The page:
Why doesn't Freedompop offer a device that will convert an LTE signal to a WIMAX signal?

Have _NINE_ Wimax Hubs C.Have _NINE_ Wimax Hubs C. Posts: 201FreedomPop Newbie
Why doesn't Freedompop offer a device that will convert an LTE signal to a WIMAX signal?
Such a device would solve the WIMAX problem.

Comments

  • Jean MillerJean Miller Posts: 140FreedomPop Newbie
    Why have an extra device when there are already far better LTE devices? That's doesn't even make sense anyway. Why would you even want to do that? They could just offer cheap LTE hotspots to replace the outdated WiMAX device. Sprint never should have gambled with WiMAX anyway. The U.S. should for it's own standardize the cellular technology used here like Europe does so you buy your phones/devices yourself and just buy a SIM card with a plan. It would be so much simpler and cheaper for all involved. Cellular company wouldn't have to subsidize expensive phones and phone manufacturers would have to make expensive phone because consumers would demand cheaper ones. And best of consumers could then tailor their plans to fit their needs. Also time limits on while services (talk/text/data) have to be use by should outlawed as theft.
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  • Have _NINE_ Wimax Hubs C.Have _NINE_ Wimax Hubs C. Posts: 201FreedomPop Newbie
    We have numerous Freedompop Wimax modems. We have no access to Wifi.
  • WeAreNotAloneWeAreNotAlone Posts: 61FreedomPop Newbie

    -snip-The U.S. should for it's own standardize the cellular technology used here like Europe does so you buy your phones/devices yourself and just buy a SIM card with a plan. It would be so much simpler and cheaper for all involved. Cellular company wouldn't have to subsidize expensive phones and phone manufacturers would have to make expensive phone because consumers would demand cheaper ones. And best of consumers could then tailor their plans to fit their needs. Also time limits on while services (talk/text/data) have to be use by should outlawed as theft.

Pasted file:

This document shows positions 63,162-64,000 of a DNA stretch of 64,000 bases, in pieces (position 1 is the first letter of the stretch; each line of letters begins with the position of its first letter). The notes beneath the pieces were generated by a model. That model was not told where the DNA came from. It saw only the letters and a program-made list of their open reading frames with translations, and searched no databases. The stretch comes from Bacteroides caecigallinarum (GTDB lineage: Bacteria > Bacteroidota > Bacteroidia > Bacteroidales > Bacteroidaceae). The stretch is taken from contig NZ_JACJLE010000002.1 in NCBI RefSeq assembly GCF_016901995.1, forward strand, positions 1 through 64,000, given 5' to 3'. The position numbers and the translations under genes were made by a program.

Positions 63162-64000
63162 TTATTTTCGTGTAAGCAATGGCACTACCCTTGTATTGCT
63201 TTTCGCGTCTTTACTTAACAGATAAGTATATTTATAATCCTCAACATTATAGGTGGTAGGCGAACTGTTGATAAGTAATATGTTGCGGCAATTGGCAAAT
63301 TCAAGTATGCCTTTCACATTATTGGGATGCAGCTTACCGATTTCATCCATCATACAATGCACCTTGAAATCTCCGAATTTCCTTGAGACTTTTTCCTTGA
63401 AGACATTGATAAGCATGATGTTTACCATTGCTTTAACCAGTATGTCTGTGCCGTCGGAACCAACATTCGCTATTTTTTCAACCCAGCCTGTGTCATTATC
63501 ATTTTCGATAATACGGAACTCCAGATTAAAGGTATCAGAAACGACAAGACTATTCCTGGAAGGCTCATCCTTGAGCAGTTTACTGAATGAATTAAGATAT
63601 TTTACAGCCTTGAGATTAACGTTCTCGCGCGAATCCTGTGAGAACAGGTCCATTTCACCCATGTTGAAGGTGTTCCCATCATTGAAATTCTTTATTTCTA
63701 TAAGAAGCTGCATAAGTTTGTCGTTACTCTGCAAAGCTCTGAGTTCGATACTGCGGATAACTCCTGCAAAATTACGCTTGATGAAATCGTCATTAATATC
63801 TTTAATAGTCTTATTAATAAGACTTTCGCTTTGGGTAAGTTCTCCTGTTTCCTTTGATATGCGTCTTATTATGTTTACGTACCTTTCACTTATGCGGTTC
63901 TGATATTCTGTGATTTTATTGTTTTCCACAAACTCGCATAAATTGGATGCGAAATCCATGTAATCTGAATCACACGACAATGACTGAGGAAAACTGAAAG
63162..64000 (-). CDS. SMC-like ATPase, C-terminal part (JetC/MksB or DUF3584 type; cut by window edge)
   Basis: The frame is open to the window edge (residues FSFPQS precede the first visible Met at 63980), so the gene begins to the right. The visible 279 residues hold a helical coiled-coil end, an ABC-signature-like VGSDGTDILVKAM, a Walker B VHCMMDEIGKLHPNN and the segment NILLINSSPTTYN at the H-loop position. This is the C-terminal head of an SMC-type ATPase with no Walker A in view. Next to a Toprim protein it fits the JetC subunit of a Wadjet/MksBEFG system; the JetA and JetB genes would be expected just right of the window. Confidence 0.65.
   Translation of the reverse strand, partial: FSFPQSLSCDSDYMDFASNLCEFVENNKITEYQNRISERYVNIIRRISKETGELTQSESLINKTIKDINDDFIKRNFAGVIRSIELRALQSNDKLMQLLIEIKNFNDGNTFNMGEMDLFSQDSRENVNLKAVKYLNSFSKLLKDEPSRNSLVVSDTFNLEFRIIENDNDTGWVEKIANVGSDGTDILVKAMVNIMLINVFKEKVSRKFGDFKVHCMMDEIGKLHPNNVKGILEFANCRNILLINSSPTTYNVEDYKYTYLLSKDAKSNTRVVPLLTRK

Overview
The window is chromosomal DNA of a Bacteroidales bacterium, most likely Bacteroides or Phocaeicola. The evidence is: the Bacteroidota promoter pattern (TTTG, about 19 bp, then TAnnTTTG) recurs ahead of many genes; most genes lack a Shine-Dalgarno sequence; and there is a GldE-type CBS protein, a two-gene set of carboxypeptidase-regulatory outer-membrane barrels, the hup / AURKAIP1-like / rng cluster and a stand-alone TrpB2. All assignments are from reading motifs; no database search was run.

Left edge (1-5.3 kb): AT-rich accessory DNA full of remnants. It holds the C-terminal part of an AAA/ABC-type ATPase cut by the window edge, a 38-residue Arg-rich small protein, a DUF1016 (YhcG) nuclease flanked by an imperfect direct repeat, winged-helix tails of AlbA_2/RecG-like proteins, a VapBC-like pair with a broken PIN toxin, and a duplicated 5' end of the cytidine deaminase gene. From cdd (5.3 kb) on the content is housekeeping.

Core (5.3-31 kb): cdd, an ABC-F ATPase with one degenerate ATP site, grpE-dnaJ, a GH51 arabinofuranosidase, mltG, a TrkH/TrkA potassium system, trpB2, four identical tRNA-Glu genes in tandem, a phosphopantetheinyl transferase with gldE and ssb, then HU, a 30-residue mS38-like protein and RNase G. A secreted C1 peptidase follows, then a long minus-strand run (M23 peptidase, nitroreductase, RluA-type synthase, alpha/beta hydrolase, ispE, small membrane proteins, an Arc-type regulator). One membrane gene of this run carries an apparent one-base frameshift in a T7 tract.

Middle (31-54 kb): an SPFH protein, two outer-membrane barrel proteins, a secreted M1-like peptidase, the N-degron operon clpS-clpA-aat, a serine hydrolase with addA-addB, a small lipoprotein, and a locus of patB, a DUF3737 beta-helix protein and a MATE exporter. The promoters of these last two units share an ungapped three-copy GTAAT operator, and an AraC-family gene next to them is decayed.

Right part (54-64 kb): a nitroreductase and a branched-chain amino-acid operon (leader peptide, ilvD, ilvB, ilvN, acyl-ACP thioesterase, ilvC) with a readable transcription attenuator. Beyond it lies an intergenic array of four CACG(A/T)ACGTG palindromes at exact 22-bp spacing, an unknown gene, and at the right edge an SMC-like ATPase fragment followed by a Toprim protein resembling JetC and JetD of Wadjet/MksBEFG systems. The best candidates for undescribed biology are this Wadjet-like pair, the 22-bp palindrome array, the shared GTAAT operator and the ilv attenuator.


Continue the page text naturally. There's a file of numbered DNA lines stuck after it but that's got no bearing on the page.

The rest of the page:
As you touched on in the USA having part of them running GSM and part running CDMA is NOT consumer friendly beyond maybe pricing wars between the two systems. This said if ALL carriers in the US shared air-time on the towers it would be like two, three, four persons chipping in for say a riding lawn mower..

    By themselves each could only afford the el-cheap-o version, with them all chipping in on the cost they could buy a really nice riding lawner.

    What should be required when there are (2) competing systems is that the phones themselves have the radios for both systems and should be IDENTICAL.
    (Manufacturer makes 1 version.)

    Part 1 of 2
  • WeAreNotAloneWeAreNotAlone Posts: 61FreedomPop Newbie
    Part 2 of 2:
    While it would add a little to the cost initially, having (1) version of each model would lead to decreased pricing per unit, greatly decomplicate the distribution of hardware. It would also help "Speed up" resolving "problems" as the product line(s) would be less fragmented.

    Imagine you have 10 troubleshooters, right now when there is a problem with a device... the device that REALLY needs the best people on the project may not get the needed manpower... If devices had the SAME hardware- while there would be differences in how a problem manifested itself you could put all 10 troubleshooters on that model, No longer would the engineers be split, or datebases be separate as much as it is now.